Anna Nogar, associate professor of Hispanic Southwest Studies in the Department of Spanish and Portuguese at The University of New Mexico, became interested in the intriguing story of a 17th-century cloistered Spanish nun in her undergrad years 20 years ago. Her fascination prompted her to write a book that has won two awards from the 2020 International Latino Book Awards.

Professor Anna Nogar
Associate Professor Anna Nogar, Hispanic Southwest Studies in the Department of Spanish and Portuguese

In a recent announcement, Nogar's book Quill and Cross in the Borderlands: Sor María de Ágreda and the Lady in Blue, 1628 to the Present received first place in the Best History Book category and first place in the Best Religious Book category. The International Latino Book Awards are the largest Latino cultural awards in the U.S.

Nogar’s Quill and Cross in the Borderlands achieves the difficult balance between academic rigor and readability. The book examines nearly 400 years of history, folklore, literature, and art of the 17th-century Spanish nun and writer Sor María de Jesús de Ágreda, identified as the legendary “Lady in Blue” who miraculously appeared to tribes in colonial-era New Mexico to teach them about the Catholic faith. Sor María, an author of mystical Marian works, became renowned not only for her alleged spiritual travel from her cloister in Spain to the New World but also for her writing, studied and implemented by Franciscans on both sides of the ocean.

Nogar’s book looks at Ágreda’s life, writings, and apparitions, clearly documenting her significance to the history and colonization of New Spain’s northern frontier. The book is in English, with original and translated Spanish quotes.

I became interested in Sor María de Ágreda in 1997 or 1998, in an undergraduate class I took in the Department of Spanish and Portuguese at UNM with Dr. Enrique Lamadrid. I needed to write a final paper for my undergraduate class on New Mexico’s cuarto centenario (400th anniversary), and Enrique suggested Sor Maria and the legend of her visits to New Mexico as a topic,” Nogar recalled.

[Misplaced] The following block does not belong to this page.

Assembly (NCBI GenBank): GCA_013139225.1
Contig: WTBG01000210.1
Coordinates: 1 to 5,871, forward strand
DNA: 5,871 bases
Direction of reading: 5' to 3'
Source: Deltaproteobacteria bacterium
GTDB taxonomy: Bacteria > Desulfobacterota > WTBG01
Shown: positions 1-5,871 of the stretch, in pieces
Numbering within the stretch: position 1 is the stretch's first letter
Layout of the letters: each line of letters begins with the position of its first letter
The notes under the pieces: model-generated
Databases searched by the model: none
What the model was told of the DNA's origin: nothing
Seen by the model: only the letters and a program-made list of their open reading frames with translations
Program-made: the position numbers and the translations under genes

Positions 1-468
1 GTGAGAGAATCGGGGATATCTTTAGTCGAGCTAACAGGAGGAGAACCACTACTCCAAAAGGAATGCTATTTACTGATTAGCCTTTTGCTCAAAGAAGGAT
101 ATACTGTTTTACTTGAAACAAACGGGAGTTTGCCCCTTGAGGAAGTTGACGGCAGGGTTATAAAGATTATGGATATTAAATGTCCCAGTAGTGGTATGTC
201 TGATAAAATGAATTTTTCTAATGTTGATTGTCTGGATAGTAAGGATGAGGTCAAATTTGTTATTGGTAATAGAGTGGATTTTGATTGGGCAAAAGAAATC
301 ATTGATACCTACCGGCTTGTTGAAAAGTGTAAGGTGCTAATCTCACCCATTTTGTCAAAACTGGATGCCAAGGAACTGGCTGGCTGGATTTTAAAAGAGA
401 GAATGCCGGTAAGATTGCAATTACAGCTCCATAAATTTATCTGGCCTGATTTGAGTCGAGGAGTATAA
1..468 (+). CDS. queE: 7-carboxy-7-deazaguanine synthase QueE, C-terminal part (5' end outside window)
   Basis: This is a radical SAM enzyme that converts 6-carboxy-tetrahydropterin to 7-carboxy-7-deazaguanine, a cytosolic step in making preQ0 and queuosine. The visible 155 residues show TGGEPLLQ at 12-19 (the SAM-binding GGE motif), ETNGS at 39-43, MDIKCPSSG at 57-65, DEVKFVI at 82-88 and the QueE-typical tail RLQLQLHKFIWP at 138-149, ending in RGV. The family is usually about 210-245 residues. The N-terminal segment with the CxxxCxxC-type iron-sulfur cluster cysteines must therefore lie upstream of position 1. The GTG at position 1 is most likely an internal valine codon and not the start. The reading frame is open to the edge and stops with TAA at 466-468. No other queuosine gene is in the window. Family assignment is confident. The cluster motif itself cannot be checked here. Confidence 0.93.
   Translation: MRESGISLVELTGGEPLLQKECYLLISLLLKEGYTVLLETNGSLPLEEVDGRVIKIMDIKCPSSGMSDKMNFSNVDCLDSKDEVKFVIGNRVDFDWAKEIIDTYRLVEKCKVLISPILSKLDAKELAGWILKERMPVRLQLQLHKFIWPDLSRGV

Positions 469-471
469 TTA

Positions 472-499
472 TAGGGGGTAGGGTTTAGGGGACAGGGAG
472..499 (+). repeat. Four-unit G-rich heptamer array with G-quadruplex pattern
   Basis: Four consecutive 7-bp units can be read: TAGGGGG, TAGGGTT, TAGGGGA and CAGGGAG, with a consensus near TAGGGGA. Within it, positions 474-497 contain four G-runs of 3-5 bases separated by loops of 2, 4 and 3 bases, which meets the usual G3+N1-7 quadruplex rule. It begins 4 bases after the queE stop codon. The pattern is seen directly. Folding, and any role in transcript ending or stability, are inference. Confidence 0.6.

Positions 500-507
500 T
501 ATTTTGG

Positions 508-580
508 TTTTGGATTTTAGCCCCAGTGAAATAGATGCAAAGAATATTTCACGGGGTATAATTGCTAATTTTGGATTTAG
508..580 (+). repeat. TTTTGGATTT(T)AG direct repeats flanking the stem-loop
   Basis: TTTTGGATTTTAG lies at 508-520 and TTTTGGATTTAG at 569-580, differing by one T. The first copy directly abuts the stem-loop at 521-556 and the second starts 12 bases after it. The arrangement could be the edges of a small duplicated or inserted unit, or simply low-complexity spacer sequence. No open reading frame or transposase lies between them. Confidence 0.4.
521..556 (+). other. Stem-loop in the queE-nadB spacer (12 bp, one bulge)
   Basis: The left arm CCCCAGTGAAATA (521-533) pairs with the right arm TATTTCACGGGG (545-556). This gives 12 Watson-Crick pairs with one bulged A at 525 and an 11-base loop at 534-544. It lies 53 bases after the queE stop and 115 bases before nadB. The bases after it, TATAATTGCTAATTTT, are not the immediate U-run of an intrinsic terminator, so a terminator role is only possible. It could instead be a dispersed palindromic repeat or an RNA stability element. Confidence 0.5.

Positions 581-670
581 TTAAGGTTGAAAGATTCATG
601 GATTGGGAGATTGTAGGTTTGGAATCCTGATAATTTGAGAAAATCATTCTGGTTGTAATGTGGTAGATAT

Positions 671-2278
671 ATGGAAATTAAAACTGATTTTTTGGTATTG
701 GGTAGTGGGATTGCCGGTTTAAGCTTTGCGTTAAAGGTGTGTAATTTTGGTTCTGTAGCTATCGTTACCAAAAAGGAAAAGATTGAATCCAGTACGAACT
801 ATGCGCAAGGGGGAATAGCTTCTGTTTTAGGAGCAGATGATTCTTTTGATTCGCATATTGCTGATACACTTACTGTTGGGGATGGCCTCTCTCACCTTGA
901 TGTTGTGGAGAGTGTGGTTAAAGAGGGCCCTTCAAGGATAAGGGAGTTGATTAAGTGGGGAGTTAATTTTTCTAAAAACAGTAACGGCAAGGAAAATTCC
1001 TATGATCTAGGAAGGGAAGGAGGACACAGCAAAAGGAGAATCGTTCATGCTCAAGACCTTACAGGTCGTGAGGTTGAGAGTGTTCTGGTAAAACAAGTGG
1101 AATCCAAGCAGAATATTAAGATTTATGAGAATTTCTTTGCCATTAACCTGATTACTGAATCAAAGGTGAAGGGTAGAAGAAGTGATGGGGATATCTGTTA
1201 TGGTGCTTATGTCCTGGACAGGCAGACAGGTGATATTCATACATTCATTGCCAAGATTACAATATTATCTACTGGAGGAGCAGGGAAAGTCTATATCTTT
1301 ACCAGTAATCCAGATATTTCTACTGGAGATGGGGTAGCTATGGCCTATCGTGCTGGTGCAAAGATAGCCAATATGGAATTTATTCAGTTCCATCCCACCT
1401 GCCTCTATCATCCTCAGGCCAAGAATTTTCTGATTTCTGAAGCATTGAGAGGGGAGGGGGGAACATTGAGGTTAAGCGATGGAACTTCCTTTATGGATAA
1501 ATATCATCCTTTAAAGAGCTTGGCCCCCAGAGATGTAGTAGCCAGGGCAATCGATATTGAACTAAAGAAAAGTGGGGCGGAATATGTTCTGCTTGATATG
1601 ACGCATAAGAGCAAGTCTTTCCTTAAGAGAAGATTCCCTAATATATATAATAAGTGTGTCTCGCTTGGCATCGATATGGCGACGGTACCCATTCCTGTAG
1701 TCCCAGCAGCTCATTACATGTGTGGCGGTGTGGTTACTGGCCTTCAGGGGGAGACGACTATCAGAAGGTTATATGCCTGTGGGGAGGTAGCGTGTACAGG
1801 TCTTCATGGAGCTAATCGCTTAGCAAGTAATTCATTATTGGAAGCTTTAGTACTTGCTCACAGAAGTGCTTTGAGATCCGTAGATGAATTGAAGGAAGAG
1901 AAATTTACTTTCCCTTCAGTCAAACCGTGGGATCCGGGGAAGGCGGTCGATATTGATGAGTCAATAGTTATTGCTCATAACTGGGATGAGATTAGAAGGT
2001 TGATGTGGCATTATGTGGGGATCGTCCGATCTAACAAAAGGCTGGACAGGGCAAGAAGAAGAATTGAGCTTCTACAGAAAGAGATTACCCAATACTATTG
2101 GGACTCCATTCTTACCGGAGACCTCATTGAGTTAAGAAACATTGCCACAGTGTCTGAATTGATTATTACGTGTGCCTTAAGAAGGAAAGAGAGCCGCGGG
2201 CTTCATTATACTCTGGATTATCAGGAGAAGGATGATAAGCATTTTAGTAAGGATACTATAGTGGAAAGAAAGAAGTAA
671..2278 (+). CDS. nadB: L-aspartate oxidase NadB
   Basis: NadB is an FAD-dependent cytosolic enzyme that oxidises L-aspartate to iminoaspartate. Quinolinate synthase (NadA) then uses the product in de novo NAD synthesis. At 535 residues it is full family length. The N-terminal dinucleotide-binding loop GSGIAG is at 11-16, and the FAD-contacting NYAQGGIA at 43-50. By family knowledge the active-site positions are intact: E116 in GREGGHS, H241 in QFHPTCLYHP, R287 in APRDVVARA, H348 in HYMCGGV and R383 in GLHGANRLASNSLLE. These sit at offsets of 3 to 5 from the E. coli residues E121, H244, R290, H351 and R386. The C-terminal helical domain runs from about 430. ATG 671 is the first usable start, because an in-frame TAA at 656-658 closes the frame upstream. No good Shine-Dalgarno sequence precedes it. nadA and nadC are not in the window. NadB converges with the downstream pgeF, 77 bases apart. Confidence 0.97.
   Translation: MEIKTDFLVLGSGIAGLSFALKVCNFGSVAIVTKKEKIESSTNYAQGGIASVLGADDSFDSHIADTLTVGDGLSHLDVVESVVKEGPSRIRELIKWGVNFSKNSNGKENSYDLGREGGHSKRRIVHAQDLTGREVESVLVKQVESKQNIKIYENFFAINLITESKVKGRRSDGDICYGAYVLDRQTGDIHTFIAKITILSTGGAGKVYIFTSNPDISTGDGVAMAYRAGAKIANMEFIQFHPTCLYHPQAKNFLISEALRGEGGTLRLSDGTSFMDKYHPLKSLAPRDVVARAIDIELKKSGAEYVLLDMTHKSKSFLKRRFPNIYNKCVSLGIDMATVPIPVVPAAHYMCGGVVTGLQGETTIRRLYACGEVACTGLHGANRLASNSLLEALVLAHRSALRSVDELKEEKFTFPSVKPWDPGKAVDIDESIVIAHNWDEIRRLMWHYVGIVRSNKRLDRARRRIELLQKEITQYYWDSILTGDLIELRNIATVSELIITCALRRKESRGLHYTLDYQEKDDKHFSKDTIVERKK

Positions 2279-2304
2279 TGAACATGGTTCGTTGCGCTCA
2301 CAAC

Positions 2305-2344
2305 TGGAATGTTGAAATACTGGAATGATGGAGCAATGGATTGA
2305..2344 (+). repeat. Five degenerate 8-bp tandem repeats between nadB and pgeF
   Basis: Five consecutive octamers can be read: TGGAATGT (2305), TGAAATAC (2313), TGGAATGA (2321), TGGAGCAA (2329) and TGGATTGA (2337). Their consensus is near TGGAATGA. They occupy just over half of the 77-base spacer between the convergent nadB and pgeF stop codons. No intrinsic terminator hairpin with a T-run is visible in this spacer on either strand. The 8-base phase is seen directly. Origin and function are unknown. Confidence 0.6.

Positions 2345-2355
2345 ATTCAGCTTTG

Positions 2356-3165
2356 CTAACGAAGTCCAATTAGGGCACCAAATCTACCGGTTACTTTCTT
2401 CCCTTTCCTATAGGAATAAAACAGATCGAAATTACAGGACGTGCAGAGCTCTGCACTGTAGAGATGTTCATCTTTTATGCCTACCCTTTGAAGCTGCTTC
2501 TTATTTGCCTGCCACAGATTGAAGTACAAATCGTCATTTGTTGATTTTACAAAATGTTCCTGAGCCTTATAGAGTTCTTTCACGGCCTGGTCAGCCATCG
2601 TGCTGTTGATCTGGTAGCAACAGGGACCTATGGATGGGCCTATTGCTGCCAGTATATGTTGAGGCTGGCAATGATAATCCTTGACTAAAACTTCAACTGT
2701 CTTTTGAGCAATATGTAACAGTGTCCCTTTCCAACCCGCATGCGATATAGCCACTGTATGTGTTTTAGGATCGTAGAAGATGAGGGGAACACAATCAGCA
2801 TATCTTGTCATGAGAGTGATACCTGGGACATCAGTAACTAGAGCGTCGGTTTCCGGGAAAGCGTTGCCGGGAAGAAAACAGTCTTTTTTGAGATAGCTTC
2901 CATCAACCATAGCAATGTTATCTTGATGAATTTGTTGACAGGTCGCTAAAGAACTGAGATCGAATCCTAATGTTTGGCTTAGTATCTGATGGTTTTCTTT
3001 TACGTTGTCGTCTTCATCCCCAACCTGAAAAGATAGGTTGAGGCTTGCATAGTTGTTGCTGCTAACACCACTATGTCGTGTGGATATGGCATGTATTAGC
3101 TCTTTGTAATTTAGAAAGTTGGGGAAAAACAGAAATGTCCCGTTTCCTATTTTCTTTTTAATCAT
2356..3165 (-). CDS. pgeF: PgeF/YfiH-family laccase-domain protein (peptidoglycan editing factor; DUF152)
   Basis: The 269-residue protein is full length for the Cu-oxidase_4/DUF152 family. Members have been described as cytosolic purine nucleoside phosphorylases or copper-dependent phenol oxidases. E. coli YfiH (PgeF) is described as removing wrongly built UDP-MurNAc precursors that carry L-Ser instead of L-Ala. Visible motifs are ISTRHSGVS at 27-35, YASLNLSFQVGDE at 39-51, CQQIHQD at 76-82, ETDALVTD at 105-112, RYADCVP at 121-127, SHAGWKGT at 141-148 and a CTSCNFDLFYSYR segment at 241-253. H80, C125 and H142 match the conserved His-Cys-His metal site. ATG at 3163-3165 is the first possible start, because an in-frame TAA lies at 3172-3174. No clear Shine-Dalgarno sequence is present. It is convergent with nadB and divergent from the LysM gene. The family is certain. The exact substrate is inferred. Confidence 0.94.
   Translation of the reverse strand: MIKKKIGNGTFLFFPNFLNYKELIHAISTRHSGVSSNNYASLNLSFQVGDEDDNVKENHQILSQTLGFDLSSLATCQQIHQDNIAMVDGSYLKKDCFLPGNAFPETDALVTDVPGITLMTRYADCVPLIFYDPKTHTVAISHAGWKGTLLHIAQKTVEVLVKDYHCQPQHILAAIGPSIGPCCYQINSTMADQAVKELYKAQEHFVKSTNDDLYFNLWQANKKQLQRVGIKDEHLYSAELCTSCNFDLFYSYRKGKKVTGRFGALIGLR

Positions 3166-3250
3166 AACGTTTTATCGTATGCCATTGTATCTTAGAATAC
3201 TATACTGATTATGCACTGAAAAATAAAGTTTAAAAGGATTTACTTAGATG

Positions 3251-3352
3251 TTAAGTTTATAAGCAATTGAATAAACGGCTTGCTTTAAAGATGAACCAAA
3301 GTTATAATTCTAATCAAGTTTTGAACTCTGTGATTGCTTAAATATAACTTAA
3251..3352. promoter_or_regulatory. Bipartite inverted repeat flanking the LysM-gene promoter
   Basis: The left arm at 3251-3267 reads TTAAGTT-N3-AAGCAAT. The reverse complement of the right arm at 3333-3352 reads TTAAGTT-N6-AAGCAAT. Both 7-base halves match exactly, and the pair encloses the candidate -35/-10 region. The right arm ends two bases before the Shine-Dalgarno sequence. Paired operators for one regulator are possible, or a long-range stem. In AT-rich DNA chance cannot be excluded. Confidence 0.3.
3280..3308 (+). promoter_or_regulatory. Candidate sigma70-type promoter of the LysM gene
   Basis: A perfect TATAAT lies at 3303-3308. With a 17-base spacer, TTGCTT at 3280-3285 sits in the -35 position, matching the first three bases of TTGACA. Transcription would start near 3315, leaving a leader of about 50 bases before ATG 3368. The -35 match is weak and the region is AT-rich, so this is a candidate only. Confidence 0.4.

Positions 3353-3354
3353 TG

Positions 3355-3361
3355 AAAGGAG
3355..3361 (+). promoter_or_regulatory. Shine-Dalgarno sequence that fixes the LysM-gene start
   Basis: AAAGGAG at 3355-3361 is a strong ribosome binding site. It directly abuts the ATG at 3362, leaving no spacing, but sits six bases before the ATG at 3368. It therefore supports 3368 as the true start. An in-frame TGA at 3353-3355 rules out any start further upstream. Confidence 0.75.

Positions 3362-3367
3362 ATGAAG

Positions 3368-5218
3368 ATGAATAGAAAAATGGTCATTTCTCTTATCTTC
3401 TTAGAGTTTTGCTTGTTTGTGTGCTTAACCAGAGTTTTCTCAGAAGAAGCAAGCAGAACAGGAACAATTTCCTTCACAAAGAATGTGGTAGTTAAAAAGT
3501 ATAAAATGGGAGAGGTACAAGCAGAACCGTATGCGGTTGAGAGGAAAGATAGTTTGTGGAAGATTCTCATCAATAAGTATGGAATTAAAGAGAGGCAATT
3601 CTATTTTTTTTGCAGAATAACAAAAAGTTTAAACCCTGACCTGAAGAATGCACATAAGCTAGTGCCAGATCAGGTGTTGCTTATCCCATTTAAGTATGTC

After graduation from UNM, Nogar began graduate school in Texas. Sor María still intrigued her as a historical subject so she wrote a Master’s thesis and then a doctoral dissertation on the nun’s historical role in what is now the American Southwest. Back at UNM as a professor in 2008, Nogar continued to develop the foundation laid in her earlier work and published Quill and Cross in the Borderlands in 2018.

Sor María de Jesús de Ágreda was a cloistered 17th-century Spanish nun from a small town in Spain who was alleged to have traveled not physically, but spiritually, to New Mexico and converted indigenous populations around 1630, in advance of Franciscan missionaries, Nogar explained.

Reputation of her mystical travels circulated and received the attention of the Spanish monarchy and the Franciscan Order. She wrote several spiritual texts during her life, was a private advisor to King Felipe IV of Spain, and corresponded with many prominent political and religious figures. However, she was primarily known in the United States as the subject of legends from the Southwest, including New Mexico.  Although her role as a folklore figure helped keep her alive in collective memory, she was never taken seriously in scholarship as a historical figure in colonial Mexico or the present-day southwestern United States, Nogar noted.

“For me, the most satisfying part of this research was to make visible a woman writer who had exerted tremendous influence for over 200 years and to document the incontrovertible evidence of her many and devoted readers. Showing that Sor María the writer and Sor María the mystical missionary were intertwined was a fascinating history to compile and weave,” the author remarked. The quill and cross referred to in the title of the book is a nod to Sor María’s role as a missionary and writer.

Nogar received a grant to conduct research in Mexico and then traveled to Spain to study archives in Seville and Madrid. She found material in archives across the U.S. too.

“More importantly, however, the Center for Southwest Research in Zimmerman Library and its marvelous librarians were exceptionally helpful, pointing me to valuable materials among UNM’s important collections,” she noted.

Quill and Cross will appeal to those who are interested in discovering an important woman writer from the 17th century who was also the protagonist of legend. Readers of early New Mexican history, colonial Mexican history, and folklore/legends and how they are reimagined today would find in this book a fascinating story, Nogar said.

“Writing Quill and Cross in the Borderlands has been a fascinating and rewarding experience, enabling me to reveal a woman writer and mystic important in New Mexico, Mexico, and the greater Southwest for hundreds of years,” Nogar remarked, adding, “I am honored and pleased that Quill and Cross in the Borderlands has been selected as Best History Book and Best Religious Book by the International Latino Book Awards. Being recognized speaks volumes about the book’s potential impact and is a wonderful acknowledgment by the Latino community of a project I have worked on for years.”

Quill and Cross in the Borderlands is available in hardback and digital editions from the University of Notre Dame Press. Nogar also co-wrote a bilingual children's book with Distinguished Professor Emeritus Lamadrid about Sor María called Sisters in Blue/Hermanas de Azul with UNM Press (2017).